Woman who spent $21M at Harrods bailed, fights extradition


An Azerbaijani woman who spent £16 million (US$20.87 million) at London's up-market Harrods department store and was the first to be targeted by new British legislation on "unexplained wealth" was freed on bail Thursday (Nov 8) as she fights an extradition request by Baku.

Zamira Hajiyeva was revealed last month as the first target of the UK's new Unexplained Wealth Orders.

Her husband, Jahangir Hajiyev, was jailed in 2016 of fraud and embezzling the state-owned International Bank of Azerbaijan.

She faces two charges of embezzlement and has been been held in custody since giving herself up voluntarily last Tuesday.

Over the course of a decade, the 55-year-old spent up big at the department store, with a court hearing she bought $180,000 worth of Cartier jewellery.

He said there were "substantial grounds to believe she would not surrender" to the court if she was granted bail. The orders allow authorities to seize assets from people suspected of corruption until the owners account for how they were acquired.

But prosecutors challenged the decision and she was detained in custody, being deemed a flight risk.

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But her lawyers said she is no "fraudster" - just a "spendthrift" - and was not likely to flee the country because her children were based in the UK.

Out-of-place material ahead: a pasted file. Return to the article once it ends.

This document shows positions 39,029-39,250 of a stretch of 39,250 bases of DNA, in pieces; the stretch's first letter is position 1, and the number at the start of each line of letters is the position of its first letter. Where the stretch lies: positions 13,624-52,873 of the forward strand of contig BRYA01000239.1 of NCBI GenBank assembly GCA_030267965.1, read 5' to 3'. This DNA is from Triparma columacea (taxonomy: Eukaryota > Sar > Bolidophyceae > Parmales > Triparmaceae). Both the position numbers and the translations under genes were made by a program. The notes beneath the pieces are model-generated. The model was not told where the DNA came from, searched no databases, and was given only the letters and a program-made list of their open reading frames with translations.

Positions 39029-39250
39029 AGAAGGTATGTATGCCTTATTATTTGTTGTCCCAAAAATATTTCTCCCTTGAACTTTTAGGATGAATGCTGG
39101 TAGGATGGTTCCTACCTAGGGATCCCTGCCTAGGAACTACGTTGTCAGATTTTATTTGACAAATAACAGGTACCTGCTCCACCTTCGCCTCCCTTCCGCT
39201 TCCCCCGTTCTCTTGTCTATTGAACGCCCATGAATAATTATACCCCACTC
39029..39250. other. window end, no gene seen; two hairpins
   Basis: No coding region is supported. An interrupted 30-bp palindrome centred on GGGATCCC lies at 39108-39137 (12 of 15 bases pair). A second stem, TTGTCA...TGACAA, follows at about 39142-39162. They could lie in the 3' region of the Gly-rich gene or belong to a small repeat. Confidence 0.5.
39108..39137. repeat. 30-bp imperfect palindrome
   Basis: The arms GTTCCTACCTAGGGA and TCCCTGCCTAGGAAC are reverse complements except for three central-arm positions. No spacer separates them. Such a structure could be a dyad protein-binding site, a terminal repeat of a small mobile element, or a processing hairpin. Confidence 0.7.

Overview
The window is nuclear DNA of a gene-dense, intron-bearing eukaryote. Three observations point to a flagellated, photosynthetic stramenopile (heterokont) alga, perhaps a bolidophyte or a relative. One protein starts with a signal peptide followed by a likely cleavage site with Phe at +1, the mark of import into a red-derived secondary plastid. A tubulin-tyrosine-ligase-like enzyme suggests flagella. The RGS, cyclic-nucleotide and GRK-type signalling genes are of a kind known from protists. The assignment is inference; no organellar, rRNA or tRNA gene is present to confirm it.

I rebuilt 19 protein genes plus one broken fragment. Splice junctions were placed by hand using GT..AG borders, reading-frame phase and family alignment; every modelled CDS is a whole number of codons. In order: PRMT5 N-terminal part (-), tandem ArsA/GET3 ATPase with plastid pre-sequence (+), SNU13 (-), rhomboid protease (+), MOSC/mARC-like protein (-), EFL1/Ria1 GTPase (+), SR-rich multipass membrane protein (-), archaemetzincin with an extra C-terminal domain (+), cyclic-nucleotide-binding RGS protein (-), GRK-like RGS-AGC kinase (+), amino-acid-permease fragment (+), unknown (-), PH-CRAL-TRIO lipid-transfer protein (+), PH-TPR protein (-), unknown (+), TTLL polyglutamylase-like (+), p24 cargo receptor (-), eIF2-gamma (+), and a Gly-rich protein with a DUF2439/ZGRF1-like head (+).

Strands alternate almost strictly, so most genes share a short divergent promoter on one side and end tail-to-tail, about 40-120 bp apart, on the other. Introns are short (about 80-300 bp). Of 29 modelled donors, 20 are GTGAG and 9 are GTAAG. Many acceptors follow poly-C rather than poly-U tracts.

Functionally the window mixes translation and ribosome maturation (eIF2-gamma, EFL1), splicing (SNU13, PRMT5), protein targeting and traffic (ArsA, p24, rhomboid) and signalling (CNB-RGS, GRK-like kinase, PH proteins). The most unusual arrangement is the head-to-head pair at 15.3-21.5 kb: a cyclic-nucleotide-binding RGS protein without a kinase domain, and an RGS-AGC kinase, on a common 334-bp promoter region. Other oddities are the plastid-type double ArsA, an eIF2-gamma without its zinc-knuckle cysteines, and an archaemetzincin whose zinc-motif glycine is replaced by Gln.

Senior district judge Emma Arbuthnot agreed that Mrs Hajiyeva could be released on bail - if she pays £500,000 as a guarantee, stays at her home in Knightsbridge, does not travel outside the M25 and reports to police every day.

Last week the agency, which investigates cross-border and organised crime, seized 49 items of jewellery worth £400,000 from Christie's auction house, where Hajiyeva's daughter had taken them to be valued.

She is now in an isolation cell and her extradition to Azerbaijan is under consideration.

Hajiyeva denies wrongdoing and is fighting to overturn the order and hang on to her assets.

The UWO means she has to explain the origin of her fortune.

"The NCA's case is that the UWO [unexplained wealth order] is part of an investigative process, not a criminal procedure, and it does not involve the finding of any criminal offence".